What’s Going On This Week?

Walking the Streets of Baltimore with the Other Barksdale   (National Journal, CityLab.com and Huffington Post)
The author interviews violence interrupters and provides an overview of the Cure Violence model and Safe Streets program and how it has been successful. “The genius of Cure Violence lies in its targeted, almost clinical approach to reducing shootings, assaults, and homicides. The group sees incidents of violence much the same as cases of HIV, tuberculosis, or even Ebola are viewed. Violence spreads when people are infected with it. It stops when those exposed to it stop infecting others.”

Public Health Approach May Help Reduce Violence   (The Columbia Chronicle)
The author recaps a recent talk Cure Violence Founder & Executive Director Gary Slutkin, M.D. gave at University of Illinois at Chicago School of Public Health on Cure Violence and why violence should be treated as a contagious disease.

Passion & Commitment for Everyday Life: Elise McCabe Thompson’s Mission   (The Harlem Times)
The NYC Mission Society’s Central-Harlem Cure Violence Initiative is modeled after the highly effective Cure Violence Chicago model employing street-credible “violence interrupters.” The intention is to prevent the spread of violence in Central Harlem by persuading those who are most likely to engage in physical force to find peaceful solutions to conflict. Outreach workers (“credible messengers”) logged 2,630 contacts, with 106 youth participants who are at high risk of perpetrating or becoming victims of violence, especially gun violence. When surveyed, 95% of participants reported that they feel less likely to be involved in gun violence because of the program. One-hundred percent of participants surveyed reported the program helps them make better choices.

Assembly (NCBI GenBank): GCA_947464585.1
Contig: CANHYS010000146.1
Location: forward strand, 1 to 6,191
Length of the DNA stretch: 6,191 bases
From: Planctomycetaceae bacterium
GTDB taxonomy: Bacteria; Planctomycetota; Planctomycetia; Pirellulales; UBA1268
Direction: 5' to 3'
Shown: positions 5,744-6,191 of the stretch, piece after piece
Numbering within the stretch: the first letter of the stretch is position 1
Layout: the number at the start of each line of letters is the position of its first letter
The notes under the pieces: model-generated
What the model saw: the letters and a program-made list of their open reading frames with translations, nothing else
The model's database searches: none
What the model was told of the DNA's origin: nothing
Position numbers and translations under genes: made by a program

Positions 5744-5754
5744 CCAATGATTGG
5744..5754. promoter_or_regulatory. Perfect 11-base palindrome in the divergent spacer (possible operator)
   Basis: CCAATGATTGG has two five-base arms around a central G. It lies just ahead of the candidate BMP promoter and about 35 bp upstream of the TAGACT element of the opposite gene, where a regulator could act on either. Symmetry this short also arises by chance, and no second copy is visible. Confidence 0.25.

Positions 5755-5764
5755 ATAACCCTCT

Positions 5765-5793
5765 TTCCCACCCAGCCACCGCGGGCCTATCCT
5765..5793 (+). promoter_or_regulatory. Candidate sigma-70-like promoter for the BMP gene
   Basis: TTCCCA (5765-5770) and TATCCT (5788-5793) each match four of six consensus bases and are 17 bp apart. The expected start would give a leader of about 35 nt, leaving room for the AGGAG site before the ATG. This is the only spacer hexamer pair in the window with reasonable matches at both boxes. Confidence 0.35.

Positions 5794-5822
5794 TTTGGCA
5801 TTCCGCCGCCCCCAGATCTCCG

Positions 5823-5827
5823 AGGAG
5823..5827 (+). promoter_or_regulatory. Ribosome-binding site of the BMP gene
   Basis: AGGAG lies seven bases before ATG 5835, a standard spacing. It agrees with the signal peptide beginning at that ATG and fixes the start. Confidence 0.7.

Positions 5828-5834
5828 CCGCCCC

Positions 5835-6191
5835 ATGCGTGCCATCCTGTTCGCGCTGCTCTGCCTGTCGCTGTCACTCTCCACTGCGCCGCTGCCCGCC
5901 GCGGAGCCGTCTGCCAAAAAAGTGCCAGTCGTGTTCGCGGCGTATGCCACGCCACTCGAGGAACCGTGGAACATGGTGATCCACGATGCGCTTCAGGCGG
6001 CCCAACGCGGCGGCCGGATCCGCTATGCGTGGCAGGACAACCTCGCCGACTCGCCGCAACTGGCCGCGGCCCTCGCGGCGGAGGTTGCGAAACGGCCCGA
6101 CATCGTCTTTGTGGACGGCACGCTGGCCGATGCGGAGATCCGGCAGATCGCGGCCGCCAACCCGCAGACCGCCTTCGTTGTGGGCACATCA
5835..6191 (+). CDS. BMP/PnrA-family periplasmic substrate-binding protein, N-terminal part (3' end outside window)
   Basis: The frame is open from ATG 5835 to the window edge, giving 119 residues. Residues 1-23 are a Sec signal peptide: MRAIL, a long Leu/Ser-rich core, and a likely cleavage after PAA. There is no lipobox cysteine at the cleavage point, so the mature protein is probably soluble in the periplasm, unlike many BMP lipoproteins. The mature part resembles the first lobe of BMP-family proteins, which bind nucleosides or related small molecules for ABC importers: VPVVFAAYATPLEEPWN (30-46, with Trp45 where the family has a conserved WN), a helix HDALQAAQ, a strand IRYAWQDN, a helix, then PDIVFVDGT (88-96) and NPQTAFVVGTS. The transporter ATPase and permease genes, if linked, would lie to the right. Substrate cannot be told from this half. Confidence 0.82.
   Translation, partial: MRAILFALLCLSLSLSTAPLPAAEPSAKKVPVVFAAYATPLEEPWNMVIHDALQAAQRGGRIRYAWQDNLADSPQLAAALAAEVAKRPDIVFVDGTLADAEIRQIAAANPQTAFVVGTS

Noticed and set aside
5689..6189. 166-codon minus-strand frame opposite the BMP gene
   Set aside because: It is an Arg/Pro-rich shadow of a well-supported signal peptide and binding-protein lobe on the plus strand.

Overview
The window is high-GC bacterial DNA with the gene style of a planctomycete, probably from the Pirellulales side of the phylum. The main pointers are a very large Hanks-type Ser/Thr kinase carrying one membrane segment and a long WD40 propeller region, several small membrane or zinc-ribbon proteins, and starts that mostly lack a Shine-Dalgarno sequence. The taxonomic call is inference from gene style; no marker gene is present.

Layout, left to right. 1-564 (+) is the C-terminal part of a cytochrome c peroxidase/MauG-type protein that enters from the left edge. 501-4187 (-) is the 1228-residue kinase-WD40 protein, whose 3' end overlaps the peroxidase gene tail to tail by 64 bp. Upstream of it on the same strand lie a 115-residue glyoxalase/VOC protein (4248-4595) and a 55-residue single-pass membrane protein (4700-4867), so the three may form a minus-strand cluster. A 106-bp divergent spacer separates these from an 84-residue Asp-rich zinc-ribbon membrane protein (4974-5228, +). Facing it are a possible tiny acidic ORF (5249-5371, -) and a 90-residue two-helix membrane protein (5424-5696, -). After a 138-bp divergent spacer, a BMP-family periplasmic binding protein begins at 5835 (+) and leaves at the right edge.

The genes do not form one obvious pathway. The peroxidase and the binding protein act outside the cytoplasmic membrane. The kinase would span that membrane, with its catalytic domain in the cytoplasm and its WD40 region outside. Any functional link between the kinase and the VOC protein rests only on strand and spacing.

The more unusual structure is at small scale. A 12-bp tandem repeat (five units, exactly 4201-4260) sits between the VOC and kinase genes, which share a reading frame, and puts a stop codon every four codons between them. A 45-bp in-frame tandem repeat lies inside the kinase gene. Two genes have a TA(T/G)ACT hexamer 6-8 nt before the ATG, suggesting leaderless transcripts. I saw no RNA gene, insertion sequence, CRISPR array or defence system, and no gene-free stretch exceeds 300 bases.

Albany Residents Rally After Spike in City Shootings   (WNYT.com)
This video newsclip covers the recent shootings in Albany and the rallies Cure Violence has organized to bring the community together to prevent further violence.

Good Reading for Doing Good   (TheDailyNewsOnline.com)
Written by a librarian, the article touts New York Times Best-Selling Authors Nicholas Kristof and Sheryl WuDunn’s newest book “A Path Appears” as inspirational and highly praised by readers. Gary Slutkin, Cure Violence Founder & Executive Director, is featured in this new book which provides a compelling narrative of the story of the Cure Violence health approach.

Analysis:  17-25 Year Olds Greatest Percent of Chicago Homicides Since 1991   (Chicago Sun Times)
Adolescents are programmed to be more concerned about what their friends think than they are concerned about what’s going to happen to them in the future. These circumstances are why people end up going to prison or dying when they weren’t thinking about prison or dying. They were unconsciously concerned about what their friends thought because that’s the way they’re wired.

Violence Interrupters Answer SOS in South Bronx    (Bronx Ink)      

One of the best articles to describe the Cure Violence health approach ever. Congrats to SOS Brooklyn for going 108 days without a shooting as of 10/14. This is a must read article violence interrupters, outreach workers, program managers, policy makers, health professionals, i.e., everyone! Great information about the New York City partner sites and the Cure Violence program approach to eradicating violence using health protocols.